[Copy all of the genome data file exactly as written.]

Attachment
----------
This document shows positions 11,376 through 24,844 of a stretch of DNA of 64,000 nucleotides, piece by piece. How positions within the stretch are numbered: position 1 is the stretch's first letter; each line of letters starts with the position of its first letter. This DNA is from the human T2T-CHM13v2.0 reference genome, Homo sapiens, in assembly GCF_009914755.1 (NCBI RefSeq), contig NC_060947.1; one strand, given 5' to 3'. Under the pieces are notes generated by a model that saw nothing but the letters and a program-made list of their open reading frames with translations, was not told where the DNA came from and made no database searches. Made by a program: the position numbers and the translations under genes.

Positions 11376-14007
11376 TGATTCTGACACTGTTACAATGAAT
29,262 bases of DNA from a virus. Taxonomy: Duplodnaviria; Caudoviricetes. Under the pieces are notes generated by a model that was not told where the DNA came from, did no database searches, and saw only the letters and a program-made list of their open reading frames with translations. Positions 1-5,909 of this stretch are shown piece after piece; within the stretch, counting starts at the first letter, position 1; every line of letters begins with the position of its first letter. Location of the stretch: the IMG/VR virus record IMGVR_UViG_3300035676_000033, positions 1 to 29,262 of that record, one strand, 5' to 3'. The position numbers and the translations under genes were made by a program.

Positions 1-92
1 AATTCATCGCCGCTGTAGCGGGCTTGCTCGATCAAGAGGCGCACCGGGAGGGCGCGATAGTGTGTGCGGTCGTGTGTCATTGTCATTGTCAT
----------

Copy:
This document shows positions 11,376 through 24,844 of a stretch of DNA of 64,000 nucleotides, piece by piece. How positions within the stretch are numbered: position 1 is the stretch's first letter; each line of letters starts with the position of its first letter. This DNA is from the human T2T-CHM13v2.0 reference genome, Homo sapiens, in assembly GCF_009914755.1 (NCBI RefSeq), contig NC_060947.1; one strand, given 5' to 3'. Under the pieces are notes generated by a model that saw nothing but the letters and a program-made list of their open reading frames with translations, was not told where the DNA came from and made no database searches. Made by a program: the position numbers and the translations under genes.

Positions 11376-14007
11376 TGATTCTGACACTGTTACAATGAAT
29,262 bases of DNA from a virus. Taxonomy: Duplodnaviria; Caudoviricetes. Under the pieces are notes generated by a model that was not told where the DNA came from, did no database searches, and saw only the letters and a program-made list of their open reading frames with translations. Positions 1-5,909 of this stretch are shown piece after piece; within the stretch, counting starts at the first letter, position 1; every line of letters begins with the position of its first letter. Location of the stretch: the IMG/VR virus record IMGVR_UViG_3300035676_000033, positions 1 to 29,262 of that record, one strand, 5' to 3'. The position numbers and the translations under genes were made by a program.

Positions 1-92
1 AATTCATCGCCGCTGTAGCGGGCTTGCTCGATCAAGAGGCGCACCGGGAGGGCGCGATAGTGTGTGCGGTCGTGTGTCATTGTCATTGTCAT